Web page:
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How market volatility brought me new clients

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Market volatility has heightened investor anxiety and there’s little reason to think this will end soon. But volatile markets can be good news for advisors, giving us an opportunity to display our value to clients, remind them of our planning for them and look for ways to strengthen the relationship.

As the markets swung wildly in late January, my firm saw three new client referrals in a two-day span. Here’s how you can turn market volatility into a growth opportunity.

When I started acquiring other firms, I knew I needed to instill the client relationship philosophy I had cultivated for years, so it could be replicated by advisors across my practice.

The cornerstone of that philosophy rests in frequent correspondence, and our CRM system helps facilitate this by prompting our advisors to contact clients throughout the year. The touchpoints vary, from birthdays to account reviews, reporting and more, but the CRM ensures we are touching base with the right clients at the right times. Proactively identify these individuals early in the on-boarding process. Often times, the clients who are high-touch from the beginning, are more detail-oriented or have expressed greater concern around investing are the ones who need these calls. Recognizing these patterns and having these conversations at the right time can create stronger relationships.

We also publish weekly market commentaries, a great conversation starter on their own, that we can use as a business-builder by reviewing open rates, click-through percentages and sharing/forwarding data.

Clients will naturally want to hear from you when things go awry. We follow a clear five-step plan when checking in with clients about volatile markets:

  1. Know whom to call first. Certain clients watch the markets more closely or are prone to panic; you need to know who they are and reach out to them first. Our advisors strategically categorize clients within the CRM system, flagging the clients who show certain characteristics or who have expressed an interest in this type of correspondence. The advisors are responsible for ensuring their clients receive the right information at the right time, so leveraging tools and establishing systems is essential to success.
  2. Wait two to three days and take action if warranted. Even as you decide whom to contact first, wait a couple of days before doing so. Give the markets a chance to recover or for a clear pattern to emerge. Reaching out too soon could alarm some clients who were not yet worried. However, sometimes the markets are positioned for an extended decline; the period of December 5-7, 2018 is a prime example of this. You are at a fork in the road: some clients are comfortable maintaining course amid volatility, while others need to see action. I prefer to keep clients invested during volatile periods, but that approach isn’t appropriate for every client. Back in December, we sold off the riskier parts of one client’s portfolio because it helped put him at ease. Don’t fight the client when they’ve expressed their opinion and you will instantly strengthen the relationship.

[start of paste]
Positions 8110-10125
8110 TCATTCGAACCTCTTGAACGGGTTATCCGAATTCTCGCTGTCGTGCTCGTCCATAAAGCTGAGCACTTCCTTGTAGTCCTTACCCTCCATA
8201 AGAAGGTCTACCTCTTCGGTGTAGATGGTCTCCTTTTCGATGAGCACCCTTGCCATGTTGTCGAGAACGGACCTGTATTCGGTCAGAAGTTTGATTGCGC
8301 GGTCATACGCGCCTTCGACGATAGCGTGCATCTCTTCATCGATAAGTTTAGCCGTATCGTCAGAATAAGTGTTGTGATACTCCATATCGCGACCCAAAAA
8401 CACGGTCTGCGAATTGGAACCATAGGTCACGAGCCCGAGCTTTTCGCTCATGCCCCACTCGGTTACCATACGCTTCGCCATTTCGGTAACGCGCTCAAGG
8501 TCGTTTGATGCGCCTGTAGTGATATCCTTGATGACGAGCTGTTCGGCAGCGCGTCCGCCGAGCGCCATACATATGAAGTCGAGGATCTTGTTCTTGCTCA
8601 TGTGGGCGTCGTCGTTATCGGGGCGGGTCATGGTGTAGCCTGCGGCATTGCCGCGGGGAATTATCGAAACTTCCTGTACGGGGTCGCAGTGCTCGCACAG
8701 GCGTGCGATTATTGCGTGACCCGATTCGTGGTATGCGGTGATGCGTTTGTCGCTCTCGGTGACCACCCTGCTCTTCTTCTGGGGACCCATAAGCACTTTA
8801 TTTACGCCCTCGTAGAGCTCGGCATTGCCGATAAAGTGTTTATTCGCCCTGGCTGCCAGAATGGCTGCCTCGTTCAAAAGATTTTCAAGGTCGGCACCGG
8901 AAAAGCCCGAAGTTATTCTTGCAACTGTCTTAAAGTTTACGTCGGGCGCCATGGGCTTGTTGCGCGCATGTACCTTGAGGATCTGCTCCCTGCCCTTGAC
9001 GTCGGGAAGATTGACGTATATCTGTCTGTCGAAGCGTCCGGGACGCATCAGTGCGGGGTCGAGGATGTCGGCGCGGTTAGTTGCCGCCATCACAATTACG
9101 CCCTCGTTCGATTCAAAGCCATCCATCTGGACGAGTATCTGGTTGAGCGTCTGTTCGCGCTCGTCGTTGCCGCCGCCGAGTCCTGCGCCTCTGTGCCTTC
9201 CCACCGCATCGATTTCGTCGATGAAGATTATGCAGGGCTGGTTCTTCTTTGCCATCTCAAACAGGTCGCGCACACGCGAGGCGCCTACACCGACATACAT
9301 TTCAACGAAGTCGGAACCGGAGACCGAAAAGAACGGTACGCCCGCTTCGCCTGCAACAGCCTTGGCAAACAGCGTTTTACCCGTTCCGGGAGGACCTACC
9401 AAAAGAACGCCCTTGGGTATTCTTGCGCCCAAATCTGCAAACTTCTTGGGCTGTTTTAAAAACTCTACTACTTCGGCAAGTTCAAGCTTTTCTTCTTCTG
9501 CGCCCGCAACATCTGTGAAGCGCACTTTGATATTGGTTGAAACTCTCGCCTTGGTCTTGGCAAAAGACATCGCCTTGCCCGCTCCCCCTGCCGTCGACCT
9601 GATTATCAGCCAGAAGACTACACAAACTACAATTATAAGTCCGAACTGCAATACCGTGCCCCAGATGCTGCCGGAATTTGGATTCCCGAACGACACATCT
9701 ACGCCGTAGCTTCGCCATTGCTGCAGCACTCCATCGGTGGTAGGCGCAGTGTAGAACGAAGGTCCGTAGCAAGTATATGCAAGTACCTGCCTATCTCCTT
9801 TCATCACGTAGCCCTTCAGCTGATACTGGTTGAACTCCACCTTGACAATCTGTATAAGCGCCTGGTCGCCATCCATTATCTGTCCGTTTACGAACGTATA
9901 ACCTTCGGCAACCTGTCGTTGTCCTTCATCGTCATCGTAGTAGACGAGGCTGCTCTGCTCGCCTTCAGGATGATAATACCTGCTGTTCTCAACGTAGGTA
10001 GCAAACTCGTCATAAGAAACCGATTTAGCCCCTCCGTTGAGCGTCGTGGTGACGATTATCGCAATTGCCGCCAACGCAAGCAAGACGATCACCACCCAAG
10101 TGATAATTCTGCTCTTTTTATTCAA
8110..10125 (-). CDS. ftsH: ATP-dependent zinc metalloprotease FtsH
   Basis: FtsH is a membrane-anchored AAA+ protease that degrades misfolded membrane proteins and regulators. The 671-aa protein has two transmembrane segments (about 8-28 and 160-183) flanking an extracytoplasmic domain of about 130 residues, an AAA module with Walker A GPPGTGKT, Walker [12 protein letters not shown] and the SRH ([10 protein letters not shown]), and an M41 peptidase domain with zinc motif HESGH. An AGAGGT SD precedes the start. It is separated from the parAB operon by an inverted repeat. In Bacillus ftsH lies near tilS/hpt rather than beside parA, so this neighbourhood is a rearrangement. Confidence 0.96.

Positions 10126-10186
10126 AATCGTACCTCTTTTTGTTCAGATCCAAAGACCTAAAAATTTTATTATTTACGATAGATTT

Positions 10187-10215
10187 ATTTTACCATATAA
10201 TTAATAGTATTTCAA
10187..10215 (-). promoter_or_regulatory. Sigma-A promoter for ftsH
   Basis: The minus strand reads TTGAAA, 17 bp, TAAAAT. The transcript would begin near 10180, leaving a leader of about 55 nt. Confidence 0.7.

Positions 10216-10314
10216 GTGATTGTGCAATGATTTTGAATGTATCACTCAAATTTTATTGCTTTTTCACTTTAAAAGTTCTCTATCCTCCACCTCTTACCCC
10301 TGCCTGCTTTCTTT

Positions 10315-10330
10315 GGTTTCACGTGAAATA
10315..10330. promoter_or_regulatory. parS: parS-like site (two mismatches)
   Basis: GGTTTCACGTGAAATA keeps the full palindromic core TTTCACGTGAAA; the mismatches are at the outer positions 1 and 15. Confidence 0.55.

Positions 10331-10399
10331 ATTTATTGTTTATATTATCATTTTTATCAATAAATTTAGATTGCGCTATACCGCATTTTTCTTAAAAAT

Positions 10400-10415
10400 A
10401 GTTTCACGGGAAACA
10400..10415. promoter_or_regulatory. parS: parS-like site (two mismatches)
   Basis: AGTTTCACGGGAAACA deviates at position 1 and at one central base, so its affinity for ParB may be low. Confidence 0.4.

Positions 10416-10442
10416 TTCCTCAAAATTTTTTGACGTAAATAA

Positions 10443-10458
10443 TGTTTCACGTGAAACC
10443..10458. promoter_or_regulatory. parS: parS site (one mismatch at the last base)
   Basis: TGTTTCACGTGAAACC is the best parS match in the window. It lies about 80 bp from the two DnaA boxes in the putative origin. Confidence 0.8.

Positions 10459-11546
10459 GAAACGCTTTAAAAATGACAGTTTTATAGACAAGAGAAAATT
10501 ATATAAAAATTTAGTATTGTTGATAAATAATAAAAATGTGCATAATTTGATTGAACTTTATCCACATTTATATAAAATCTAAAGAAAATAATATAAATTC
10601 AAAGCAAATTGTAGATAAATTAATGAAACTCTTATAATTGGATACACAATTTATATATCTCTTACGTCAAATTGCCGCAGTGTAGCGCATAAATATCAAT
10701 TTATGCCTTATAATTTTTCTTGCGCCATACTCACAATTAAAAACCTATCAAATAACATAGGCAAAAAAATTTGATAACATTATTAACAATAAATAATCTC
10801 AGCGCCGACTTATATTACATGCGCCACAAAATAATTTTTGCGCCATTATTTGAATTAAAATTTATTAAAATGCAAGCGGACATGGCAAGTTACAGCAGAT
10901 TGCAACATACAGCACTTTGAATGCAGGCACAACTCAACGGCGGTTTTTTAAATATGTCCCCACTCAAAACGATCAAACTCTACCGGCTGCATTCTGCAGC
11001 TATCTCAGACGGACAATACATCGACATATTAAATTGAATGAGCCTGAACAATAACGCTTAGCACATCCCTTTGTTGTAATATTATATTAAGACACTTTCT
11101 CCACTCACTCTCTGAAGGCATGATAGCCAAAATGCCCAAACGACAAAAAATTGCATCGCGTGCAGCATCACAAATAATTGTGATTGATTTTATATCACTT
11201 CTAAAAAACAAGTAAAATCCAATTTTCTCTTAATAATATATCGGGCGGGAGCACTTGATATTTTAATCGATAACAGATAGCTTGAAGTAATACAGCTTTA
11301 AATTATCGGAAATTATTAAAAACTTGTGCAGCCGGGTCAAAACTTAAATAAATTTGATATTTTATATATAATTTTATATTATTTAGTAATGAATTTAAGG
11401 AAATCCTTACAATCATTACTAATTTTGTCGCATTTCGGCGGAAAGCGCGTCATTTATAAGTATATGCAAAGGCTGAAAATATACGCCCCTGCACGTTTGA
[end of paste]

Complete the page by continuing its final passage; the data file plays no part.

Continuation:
3. Drive the conversation. Take control and honestly and candidly offer an overview on where the markets are and what is causing the pullback whenever possible. However, sometimes, we simply don’t know what is causing the pullback. In those instances, it’s vital to be honest with your client. Explain the historical data and discuss what you feel is the logic behind the pull-back. Share the resources you’re using – like thought leadership from others in the industry – that reinforce your positioning and support that the unexplained pull-back is likely short-term in nature. This reassurance that other market experts share your views can be comforting.
  4. Remind clients of their plan. We create income plans for all clients, and when the market worries them, remind them of the plan and demonstrate how, long term, it is still on tracks with their goals despite the day-to-day volatility. This is where the deep familiarity with the client makes the difference. It is possible to take a more conservative approach with some clients than with others based on the individual’s risk appetite. While we want to stick with the plan, we would rather make small changes to take risk off the table. The ultimate goal is to get them to a successful retirement, regardless of how we get there.
  5. Follow up with clients. Check back three to four days after the first conversation to reassure the client and see if specific follow-up is needed.

Following a systematic plan across your advisor group is a key to success, and establishing a record of reliability solidifies the relationship. Serving as a trusted partner who your clients know will engage with them in times of need is the ultimate credibility booster. When referrals come, demonstrate how you add value. Sometimes this means providing a little free advice. One recent prospect had been advised by another professional to pay taxes quarterly, but upon review, I could see this wasn’t the best option for their lifestyle. I had a CPA to review their tax returns — free of charge — to determine a better approach.

When the markets are volatile, your clients will be having conversations with family and friends. If you have kept in touch and provided reassurance, the chances are they’ll mention you as a credible resource. You will remain top of mind among clients and key referral sources, like CPAs and attorneys, because of the cumulative effects of your efforts.

That’s the easiest way to ensure a consistent flow of referrals: do your job and do it well all of the time. Touch base with your clients; these touch points remind them of your value.

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